Former WA Health Department boss Neale Fong has hit out at the Australian Medical Association over its criticism of WA’s new medical school, rejecting claims its students will end up jobless.
The AMA is furious after Prime Minister Tony Abbott announced the Federal Government would help fund the new Curtin University campus in Midland and WA president Michael Gannon yesterday accused him and Premier Colin Barnett of being “tricky” over a “grand project that will deliver nothing”.
Dr Gannon said medical students were already struggling to get training positions and the medical school would only exacerbate the problem.
“It’s poorly thought out and if it had any merit they wouldn’t have needed to be so tricky in keeping it a secret from everyone,” Dr Gannon said.
“This was a secret deal done between Mr Barnett, Mr (Christian) Porter and Mr Abbott without any discussion with the AMA. If this is a marginal seat campaign from the Abbott Government I’d be surprised, but if it is they’ve been poorly advised.
“If you want more GPs, you provide more training positions.”
Dr Fong, who helped drive the project, said more training positions were needed in WA hospitals, but he completely disagreed with everything else the AMA was saying.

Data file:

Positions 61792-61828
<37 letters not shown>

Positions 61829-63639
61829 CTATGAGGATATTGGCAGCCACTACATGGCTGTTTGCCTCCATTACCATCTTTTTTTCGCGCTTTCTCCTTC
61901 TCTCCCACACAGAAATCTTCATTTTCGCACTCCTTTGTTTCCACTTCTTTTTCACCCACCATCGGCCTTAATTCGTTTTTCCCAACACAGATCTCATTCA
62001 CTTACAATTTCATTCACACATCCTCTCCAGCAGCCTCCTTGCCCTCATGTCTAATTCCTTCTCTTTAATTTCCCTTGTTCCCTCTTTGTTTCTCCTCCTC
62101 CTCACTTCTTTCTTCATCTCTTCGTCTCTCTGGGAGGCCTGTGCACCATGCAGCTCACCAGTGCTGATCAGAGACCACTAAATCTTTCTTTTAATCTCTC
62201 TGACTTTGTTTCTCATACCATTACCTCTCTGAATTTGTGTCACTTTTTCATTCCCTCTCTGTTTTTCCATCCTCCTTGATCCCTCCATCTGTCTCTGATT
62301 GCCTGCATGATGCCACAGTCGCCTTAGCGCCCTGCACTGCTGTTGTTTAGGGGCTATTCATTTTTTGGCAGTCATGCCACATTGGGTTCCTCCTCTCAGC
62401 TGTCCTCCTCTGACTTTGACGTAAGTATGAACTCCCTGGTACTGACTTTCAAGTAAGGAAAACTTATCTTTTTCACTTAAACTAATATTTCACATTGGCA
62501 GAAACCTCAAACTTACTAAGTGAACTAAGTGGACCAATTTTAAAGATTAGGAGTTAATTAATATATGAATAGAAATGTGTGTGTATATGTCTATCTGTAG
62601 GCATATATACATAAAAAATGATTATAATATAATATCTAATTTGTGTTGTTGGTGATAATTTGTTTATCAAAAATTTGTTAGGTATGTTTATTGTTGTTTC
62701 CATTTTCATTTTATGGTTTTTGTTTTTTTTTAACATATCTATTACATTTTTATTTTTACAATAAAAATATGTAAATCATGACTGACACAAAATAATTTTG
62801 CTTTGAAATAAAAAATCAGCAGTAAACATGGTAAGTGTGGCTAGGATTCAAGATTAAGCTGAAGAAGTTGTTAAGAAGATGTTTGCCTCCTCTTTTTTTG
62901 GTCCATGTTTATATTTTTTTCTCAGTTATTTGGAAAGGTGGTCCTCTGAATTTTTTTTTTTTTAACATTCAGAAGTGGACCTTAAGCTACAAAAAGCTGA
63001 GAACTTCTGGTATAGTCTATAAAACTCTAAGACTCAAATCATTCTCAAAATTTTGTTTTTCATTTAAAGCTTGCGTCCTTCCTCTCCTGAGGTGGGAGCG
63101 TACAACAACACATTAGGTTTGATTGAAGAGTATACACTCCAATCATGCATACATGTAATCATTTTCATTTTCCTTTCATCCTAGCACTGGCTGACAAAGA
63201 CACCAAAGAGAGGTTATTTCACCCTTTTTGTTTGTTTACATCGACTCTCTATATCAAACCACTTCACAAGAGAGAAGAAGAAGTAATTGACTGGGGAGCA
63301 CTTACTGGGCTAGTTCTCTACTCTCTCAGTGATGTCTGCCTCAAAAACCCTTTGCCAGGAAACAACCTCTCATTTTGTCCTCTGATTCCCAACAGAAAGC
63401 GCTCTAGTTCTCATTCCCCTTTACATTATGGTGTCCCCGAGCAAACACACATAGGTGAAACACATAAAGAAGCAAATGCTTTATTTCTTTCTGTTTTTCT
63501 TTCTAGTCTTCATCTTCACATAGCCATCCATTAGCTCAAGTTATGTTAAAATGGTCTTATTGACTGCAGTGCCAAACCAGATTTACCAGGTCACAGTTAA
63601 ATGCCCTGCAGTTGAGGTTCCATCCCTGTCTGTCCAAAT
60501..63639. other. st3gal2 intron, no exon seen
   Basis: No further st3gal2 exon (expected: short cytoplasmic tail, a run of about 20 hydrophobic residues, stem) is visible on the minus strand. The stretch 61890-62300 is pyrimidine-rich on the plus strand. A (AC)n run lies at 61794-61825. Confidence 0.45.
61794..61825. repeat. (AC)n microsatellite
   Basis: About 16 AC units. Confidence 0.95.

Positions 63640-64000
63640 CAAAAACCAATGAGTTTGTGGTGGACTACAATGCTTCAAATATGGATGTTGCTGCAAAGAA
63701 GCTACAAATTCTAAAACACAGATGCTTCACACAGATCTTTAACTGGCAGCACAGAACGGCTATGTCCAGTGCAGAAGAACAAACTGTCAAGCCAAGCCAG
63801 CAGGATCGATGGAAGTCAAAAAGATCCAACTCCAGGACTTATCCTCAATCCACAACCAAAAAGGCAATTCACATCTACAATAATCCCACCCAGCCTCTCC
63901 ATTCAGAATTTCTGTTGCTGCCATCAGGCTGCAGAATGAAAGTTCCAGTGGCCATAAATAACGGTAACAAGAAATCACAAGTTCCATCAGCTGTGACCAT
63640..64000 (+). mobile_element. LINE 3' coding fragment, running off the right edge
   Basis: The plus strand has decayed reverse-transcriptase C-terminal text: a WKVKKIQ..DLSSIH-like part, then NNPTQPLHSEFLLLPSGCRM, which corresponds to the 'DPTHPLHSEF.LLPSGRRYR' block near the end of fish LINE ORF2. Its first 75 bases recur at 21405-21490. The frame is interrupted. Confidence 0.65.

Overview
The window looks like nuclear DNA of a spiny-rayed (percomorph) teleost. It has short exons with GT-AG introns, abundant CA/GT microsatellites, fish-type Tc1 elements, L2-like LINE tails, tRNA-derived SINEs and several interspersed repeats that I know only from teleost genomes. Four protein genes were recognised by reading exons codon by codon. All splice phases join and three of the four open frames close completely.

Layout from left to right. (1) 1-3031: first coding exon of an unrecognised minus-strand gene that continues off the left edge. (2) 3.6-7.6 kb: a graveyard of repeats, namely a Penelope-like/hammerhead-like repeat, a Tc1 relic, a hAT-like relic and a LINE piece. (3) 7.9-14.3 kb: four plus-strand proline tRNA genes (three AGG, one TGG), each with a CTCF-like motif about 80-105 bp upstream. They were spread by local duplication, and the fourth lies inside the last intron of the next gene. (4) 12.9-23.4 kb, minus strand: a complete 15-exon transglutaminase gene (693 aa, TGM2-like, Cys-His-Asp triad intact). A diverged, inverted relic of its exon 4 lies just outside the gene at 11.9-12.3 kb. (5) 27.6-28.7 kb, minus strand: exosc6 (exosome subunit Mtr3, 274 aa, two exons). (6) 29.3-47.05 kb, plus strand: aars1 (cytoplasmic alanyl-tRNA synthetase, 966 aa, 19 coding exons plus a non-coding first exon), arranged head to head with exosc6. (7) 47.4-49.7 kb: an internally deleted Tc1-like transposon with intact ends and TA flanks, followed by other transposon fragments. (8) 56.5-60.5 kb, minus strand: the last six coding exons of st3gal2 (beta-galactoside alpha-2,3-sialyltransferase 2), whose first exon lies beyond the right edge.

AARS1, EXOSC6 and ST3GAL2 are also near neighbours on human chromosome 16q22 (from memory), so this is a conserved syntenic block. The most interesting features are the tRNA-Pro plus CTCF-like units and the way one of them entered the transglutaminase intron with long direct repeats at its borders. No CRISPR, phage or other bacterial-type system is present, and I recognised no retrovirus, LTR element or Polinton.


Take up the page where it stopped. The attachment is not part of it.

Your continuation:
“The facts are Western Australia still imports doctors to cover its needs,” he said. “Why shouldn’t we be developing our own homegrown doctors?
“This is a very sensible, gradual approach to increasing the medical workforce – over the next 10 years. There have been five years of consultation on this.”
Dr Gannon’s comments came after AMA national president Brian Owler raised the Federal Government’s ire by calling the announcement a “calamitous captain’s call by Captain Chaos”.
Treasurer Joe Hockey said Associate Professor Owler’s comments were extreme and “certainly not fitting for someone representing a great profession”.
Curtin University vice-chancellor Deborah Terry welcomed Government approval of its direct-entry, five-year medical school, which will have 60 student places a year by 2017 and up to 100 domestic and 10 international places by 2022.
Mr Abbott, who was in Perth to announce the Government’s $20 million commitment to the school, said the AMA was right to be concerned about the number of training places, but he had sought assurance from the WA Government that enough clinical training places would be provided. He said WA was short about 1000 doctors and needed more local doctors.
Mr Barnett said the school was long overdue and would bring prestige to Perth’s eastern suburbs, which had felt a “little bit left behind”.
Associate Professor Owler stood by his claim that the Government had put forward the funding as part of efforts to boost the coalition vote in WA.
“We know that the WA Liberals have been lobbying very hard to secure this,” he said.
“They have made this decision on the basis of politics rather than good policy.”